On July 28, the 2011 Tony Award-winning musical The Book of Mormon arrives at last in Salt Lake City for a two-week touring company run—and you'd better believe the locals were ready. Within minutes of tickets going on sale, website orders were backed up hundreds deep. If you don't have a ticket yet, you might need to pray for intervention from Heavenly Father.
The show has been popular and acclaimed enough that it's easy to understand a general eagerness to find out firsthand what all the shouting is about—but it also feels like we in Utah, no matter our religious affiliation, have a sense that this show somehow belongs more uniquely to us. Is a show that pokes fun of the predominant local faith something we're ready to laugh at even more than audiences in other places? And if so—why?
In a climate where it feels like humor is becoming ever more controversial, we celebrate the arrival of The Book of Mormon by asking who gets to make touchy jokes, and who gets to laugh. Freelance writer Stephen Quigley relates his experience seeing the show in conservative Christian-dominated South Carolina. Local actor Alexis Baigue talks about 15 years as a cast member in our own local satire that often targets Mormon foibles, Saturday's Voyeur. And actor Charles Frost—better known as proud Mormon mother Sister Dottie S. Dixon—tells his own unique story of first seeing The Book of Mormon in New York City.
As audiences get ready to enjoy the show, we look at how there's no easy or obvious response to satire, whether it's laughing out loud or thinking, "That's not funny." Comedy can be funny that way.
Arts & Entertainment editor
Mock of Ages
A non-Mormon from South Carolina reflects on the satire of religion and The Book of Mormon.
By Stephen Quigley
This summer, The Book of Mormon will finally be coming home (so to speak) to Salt Lake City's Capitol Theatre for a packed 16 shows in 13 days, starting July 28. To be clear, we're talking about the musical The Book of Mormon, not Joseph Smith's translation of the golden tablets. That Book of Mormon is, of course, revered by 15 million worldwide members of The Church of Jesus Christ of Latter-day Saints and the hundreds of thousands of Mormons belonging to other sects and splinter groups. No, this Book of Mormon is the Matt Stone and Trey Parker version—the creators of television's South Park.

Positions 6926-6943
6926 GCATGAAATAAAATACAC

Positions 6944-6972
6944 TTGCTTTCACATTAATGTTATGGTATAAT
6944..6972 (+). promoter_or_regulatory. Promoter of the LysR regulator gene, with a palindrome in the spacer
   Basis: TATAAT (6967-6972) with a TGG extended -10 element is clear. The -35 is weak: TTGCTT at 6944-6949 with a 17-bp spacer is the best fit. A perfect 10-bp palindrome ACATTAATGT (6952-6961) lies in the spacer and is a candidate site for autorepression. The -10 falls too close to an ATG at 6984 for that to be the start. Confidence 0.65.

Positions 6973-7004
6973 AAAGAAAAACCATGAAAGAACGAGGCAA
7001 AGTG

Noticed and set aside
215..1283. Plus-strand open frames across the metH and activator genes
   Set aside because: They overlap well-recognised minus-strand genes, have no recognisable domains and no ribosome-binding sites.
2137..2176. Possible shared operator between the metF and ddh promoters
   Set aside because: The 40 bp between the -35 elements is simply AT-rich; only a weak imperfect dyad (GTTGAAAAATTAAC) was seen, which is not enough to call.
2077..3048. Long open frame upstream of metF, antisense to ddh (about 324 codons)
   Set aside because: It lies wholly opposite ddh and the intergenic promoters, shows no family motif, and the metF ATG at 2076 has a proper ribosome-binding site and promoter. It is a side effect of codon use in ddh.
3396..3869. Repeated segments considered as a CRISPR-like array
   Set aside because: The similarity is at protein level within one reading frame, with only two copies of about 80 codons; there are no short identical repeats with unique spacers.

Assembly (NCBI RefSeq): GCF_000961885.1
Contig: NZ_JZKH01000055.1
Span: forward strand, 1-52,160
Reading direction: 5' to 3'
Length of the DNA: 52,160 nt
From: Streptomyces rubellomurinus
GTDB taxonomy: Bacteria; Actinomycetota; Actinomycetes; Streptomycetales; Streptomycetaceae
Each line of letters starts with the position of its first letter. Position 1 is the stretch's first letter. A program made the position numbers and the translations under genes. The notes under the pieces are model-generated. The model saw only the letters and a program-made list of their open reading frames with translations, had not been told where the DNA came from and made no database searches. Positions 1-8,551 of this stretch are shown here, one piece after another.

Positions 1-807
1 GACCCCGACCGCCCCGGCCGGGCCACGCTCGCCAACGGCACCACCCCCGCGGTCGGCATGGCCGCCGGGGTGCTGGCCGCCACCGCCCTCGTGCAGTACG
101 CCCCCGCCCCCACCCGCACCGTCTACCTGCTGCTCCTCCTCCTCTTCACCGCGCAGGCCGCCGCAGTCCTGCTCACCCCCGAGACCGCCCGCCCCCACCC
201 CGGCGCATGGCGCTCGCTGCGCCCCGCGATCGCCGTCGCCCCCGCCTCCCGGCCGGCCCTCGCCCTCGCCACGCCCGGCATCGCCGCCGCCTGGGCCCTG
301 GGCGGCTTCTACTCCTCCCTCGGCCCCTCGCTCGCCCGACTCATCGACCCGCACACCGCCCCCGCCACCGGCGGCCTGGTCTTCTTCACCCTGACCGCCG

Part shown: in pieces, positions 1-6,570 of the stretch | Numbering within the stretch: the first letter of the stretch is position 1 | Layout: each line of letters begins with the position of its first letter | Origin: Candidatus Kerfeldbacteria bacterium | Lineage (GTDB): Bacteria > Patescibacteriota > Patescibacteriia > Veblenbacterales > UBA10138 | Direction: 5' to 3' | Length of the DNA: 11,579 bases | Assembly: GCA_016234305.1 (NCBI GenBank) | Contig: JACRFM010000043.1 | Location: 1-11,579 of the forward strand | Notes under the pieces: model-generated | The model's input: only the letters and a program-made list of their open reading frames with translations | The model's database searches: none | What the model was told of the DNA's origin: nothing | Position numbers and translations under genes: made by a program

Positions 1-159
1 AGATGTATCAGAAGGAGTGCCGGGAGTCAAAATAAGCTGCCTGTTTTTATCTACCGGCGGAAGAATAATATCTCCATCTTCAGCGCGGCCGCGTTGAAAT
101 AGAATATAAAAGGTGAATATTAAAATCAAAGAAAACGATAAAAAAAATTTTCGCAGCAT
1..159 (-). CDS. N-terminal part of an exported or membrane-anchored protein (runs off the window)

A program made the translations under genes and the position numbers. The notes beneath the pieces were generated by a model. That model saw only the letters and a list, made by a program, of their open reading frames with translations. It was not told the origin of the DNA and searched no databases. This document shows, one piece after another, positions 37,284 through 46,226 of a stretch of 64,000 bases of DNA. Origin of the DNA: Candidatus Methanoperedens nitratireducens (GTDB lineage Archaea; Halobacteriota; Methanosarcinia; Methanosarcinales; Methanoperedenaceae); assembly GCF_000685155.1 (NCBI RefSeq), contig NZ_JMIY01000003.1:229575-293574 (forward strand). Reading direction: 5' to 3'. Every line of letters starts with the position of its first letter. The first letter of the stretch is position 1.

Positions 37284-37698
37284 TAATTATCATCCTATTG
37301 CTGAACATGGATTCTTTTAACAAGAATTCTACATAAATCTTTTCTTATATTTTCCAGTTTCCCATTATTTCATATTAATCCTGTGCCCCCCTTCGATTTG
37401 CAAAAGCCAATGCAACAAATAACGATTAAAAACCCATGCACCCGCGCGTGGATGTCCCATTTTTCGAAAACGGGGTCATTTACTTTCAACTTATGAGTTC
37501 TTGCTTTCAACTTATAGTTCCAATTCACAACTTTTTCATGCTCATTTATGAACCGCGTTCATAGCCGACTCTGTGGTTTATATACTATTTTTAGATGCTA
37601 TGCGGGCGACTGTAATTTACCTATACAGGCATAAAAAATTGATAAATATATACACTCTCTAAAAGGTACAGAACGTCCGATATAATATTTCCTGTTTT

The Salt Lake City showing, however, won't be the first time the musical has played in a town marked by religious fervor—the musical ran at the Peace Center in Greenville, S.C., in November 2014 for eight shows. The Greenville showing was significant because, while the Book of Mormon is largely a mockery of the LDS religion, it's also critical of religion in general. While not LDS, Greenville is the home of Bob Jones University, a bastion of fundamentalism—of the Christian kind. The reaction the play received in Greenville is noteworthy.
The musical has been hugely popular, spreading a kind of cross-cultural schadenfreude to cities where citizens don't even know anyone of the Mormon faith—and why should they, having endured a Mitt Romney presidential campaign? For Salt Lakers, Mormon or not, get your ticket, have a night out, but be prepared to squirm in your seat and lower your head so your neighbors don't see you laughing at what your conscience tells you is really wrong.
For one who is not of the LDS faith, there is much to mock. As Jon Krakauer writes in Under the Banner of Heaven, the LDS faith is the only major religion that formed during the time of the printing press. Because of this, we know of the many outrageous sexual exploits of its founder, the exploits of Brigham Young, and the religion's historically contradictory views and practices as regards race—and let's not forget the "magic" underwear. Again, it was the effect of the printing press that gave mankind more perspective on Smith and his followers. LDS leaders, in turn, had less control of their narrative. It is interesting to think, as Krakauer points out: What else would we know about Jesus, Buddha or Muhammad had they lived during this same age of pundits and paparazzi?